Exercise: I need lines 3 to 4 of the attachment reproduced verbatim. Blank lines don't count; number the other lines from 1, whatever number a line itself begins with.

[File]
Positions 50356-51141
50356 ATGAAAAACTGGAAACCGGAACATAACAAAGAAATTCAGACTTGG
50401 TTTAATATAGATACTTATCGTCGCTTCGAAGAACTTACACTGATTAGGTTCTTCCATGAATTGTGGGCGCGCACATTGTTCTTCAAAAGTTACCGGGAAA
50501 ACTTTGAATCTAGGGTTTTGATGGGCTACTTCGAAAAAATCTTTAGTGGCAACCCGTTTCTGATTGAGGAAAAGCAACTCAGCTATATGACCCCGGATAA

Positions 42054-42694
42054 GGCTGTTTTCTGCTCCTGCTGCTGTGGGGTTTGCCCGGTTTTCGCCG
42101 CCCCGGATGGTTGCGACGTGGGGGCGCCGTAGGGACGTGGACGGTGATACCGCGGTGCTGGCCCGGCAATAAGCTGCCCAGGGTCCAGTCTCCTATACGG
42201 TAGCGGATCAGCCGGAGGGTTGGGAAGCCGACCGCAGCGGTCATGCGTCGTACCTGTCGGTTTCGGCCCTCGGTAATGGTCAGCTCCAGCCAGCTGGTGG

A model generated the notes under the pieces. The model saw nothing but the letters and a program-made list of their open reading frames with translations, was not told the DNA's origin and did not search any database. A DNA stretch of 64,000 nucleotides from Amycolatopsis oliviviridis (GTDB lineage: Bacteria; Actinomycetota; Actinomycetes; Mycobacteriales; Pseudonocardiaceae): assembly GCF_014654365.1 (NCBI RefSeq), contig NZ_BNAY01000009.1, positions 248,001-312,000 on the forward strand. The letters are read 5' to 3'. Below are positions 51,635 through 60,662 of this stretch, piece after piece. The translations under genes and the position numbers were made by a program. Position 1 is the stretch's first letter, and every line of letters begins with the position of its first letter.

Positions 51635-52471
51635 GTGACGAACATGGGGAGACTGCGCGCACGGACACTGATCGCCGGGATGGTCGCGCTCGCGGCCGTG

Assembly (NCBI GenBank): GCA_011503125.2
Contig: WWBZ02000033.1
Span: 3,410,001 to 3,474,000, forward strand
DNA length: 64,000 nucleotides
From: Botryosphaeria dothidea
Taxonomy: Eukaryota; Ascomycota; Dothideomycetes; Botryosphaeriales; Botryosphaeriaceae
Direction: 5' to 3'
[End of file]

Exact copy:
50401 TTTAATATAGATACTTATCGTCGCTTCGAAGAACTTACACTGATTAGGTTCTTCCATGAATTGTGGGCGCGCACATTGTTCTTCAAAAGTTACCGGGAAA
50501 ACTTTGAATCTAGGGTTTTGATGGGCTACTTCGAAAAAATCTTTAGTGGCAACCCGTTTCTGATTGAGGAAAAGCAACTCAGCTATATGACCCCGGATAA